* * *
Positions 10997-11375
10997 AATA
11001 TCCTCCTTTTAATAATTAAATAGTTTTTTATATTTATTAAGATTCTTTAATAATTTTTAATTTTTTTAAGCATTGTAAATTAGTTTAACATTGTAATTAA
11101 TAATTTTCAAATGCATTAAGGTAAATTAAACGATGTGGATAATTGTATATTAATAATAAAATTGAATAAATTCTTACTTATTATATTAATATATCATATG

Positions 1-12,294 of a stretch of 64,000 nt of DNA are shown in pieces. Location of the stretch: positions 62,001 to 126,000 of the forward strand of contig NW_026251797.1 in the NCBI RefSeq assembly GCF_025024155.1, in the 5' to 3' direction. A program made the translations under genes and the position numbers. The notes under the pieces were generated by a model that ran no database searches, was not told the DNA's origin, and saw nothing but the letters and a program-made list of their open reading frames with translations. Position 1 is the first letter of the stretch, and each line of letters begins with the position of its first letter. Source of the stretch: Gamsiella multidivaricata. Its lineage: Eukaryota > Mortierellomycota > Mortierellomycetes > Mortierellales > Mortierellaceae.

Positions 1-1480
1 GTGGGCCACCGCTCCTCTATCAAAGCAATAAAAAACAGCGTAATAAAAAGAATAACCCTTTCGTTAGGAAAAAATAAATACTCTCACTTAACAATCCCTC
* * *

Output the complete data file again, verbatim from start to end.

Positions 10997-11375
10997 AATA
11001 TCCTCCTTTTAATAATTAAATAGTTTTTTATATTTATTAAGATTCTTTAATAATTTTTAATTTTTTTAAGCATTGTAAATTAGTTTAACATTGTAATTAA
11101 TAATTTTCAAATGCATTAAGGTAAATTAAACGATGTGGATAATTGTATATTAATAATAAAATTGAATAAATTCTTACTTATTATATTAATATATCATATG

Positions 1-12,294 of a stretch of 64,000 nt of DNA are shown in pieces. Location of the stretch: positions 62,001 to 126,000 of the forward strand of contig NW_026251797.1 in the NCBI RefSeq assembly GCF_025024155.1, in the 5' to 3' direction. A program made the translations under genes and the position numbers. The notes under the pieces were generated by a model that ran no database searches, was not told the DNA's origin, and saw nothing but the letters and a program-made list of their open reading frames with translations. Position 1 is the first letter of the stretch, and each line of letters begins with the position of its first letter. Source of the stretch: Gamsiella multidivaricata. Its lineage: Eukaryota > Mortierellomycota > Mortierellomycetes > Mortierellales > Mortierellaceae.

Positions 1-1480
1 GTGGGCCACCGCTCCTCTATCAAAGCAATAAAAAACAGCGTAATAAAAAGAATAACCCTTTCGTTAGGAAAAAATAAATACTCTCACTTAACAATCCCTC